To learn about other investment strategies, check out this article!

#2. Commodities

Commodities are any physical assets that either produce income or increase in value over time. These assets include things like real estate, gold, rare coins, art, blogs, etc. Their value isn’t driven by the stock market per se. Instead, their values are correlated to the state of the economy and demand for this specific item. These assets are usually a great defense against inflation as well since they are technically their own form of currency.

These are a solid addition to your portfolio if you are looking to invest for cash flow. In particular, real estate and websites can be incredibly lucrative on a monthly basis if you are looking to build up a strong monthly income.

Interested in investing in real estate? Check out this article to see if real estate investing is for you!

#3. Dividend Stocks

Divident stocks are stocks that pay you, the investor on a regular basis. These are stocks for large companies that pay the investor back when the company has extra earnings. Technology and health care companies are two of the more notorious types of dividend-paying companies and actually continued to pay dividends even throughout the 2008 financial crisis.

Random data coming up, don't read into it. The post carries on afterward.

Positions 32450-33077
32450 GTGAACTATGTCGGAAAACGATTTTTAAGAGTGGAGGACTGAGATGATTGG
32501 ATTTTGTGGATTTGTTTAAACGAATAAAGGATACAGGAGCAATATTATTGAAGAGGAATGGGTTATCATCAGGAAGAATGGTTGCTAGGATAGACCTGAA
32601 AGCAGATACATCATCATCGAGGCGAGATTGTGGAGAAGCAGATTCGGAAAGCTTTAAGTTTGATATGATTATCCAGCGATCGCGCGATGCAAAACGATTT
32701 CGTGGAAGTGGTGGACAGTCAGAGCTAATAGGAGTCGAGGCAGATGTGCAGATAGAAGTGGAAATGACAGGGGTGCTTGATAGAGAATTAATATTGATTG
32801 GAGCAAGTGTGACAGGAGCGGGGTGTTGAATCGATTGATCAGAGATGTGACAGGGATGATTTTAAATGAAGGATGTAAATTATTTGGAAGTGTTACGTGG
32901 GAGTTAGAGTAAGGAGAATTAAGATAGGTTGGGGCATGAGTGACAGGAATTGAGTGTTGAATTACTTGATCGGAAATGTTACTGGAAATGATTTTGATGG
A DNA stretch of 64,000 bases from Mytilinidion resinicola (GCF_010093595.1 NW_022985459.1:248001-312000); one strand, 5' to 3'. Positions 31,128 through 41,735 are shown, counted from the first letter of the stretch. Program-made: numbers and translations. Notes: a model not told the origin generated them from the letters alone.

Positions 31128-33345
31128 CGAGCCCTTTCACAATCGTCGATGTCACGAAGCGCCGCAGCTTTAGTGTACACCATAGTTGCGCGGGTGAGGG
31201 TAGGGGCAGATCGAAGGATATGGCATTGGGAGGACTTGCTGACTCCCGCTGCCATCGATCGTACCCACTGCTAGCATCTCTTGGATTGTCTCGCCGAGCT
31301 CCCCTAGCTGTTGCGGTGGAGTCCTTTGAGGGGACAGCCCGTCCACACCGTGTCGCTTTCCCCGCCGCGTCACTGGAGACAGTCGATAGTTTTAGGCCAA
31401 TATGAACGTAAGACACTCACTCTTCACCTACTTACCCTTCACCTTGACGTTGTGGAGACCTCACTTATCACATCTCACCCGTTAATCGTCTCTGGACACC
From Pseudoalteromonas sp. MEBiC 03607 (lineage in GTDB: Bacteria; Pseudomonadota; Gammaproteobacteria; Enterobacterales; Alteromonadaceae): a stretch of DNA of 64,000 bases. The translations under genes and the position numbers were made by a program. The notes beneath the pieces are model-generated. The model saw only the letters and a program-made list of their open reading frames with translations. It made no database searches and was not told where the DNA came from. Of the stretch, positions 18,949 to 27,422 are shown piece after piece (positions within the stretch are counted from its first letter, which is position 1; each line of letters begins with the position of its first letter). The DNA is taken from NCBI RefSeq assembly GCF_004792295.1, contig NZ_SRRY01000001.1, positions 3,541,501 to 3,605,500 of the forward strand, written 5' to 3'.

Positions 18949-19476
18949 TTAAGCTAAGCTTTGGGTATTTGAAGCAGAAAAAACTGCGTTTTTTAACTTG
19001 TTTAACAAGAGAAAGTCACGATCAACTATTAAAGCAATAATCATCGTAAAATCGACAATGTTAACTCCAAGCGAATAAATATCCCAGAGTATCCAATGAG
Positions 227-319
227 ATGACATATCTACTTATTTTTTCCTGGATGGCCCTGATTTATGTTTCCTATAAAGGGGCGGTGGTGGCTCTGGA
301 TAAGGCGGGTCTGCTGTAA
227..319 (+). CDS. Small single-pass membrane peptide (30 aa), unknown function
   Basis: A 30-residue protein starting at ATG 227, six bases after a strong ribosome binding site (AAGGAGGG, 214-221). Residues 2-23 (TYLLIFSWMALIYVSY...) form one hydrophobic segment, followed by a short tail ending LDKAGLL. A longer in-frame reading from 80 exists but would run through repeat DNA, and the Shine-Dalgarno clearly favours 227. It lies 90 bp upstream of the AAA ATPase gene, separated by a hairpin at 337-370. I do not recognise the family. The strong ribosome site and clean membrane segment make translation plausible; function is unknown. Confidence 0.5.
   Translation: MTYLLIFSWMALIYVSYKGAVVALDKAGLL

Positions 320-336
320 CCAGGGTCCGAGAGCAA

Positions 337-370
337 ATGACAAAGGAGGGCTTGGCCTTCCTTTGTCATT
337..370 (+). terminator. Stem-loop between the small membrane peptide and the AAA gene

These are also a great addition to your portfolio if you want to set up solid monthly cash flow.

If you’re interested in other ways to build up your cash flow, check out this article! 

#4. Inverse Funds

Inverse funds are funds (think like mutual funds) that actually move in the opposite direction of the stock market. So if you buy into an S&P 500 inverse fund, when the S&P 500 index is losing value, these funds are actually gaining value. These are great additions to your portfolio to help offset any losses. These can greatly help a portfolio be less exposed to some major price swings.

Final Thoughts

Whether you are just starting to invest in the stock market or you have been investing for decades, it is always important to understand your asset allocation to make sure you are fully prepared and setting yourself up for success. If you aren’t sure exactly how to be allocated, definitely use the rule of thumb mentioned earlier in this article. Regardless, you should always be educating yourself on how to have the most successful investments, you owe it to yourself!

 

How is your portfolio allocated?

 

For more reads, check out these recent articles!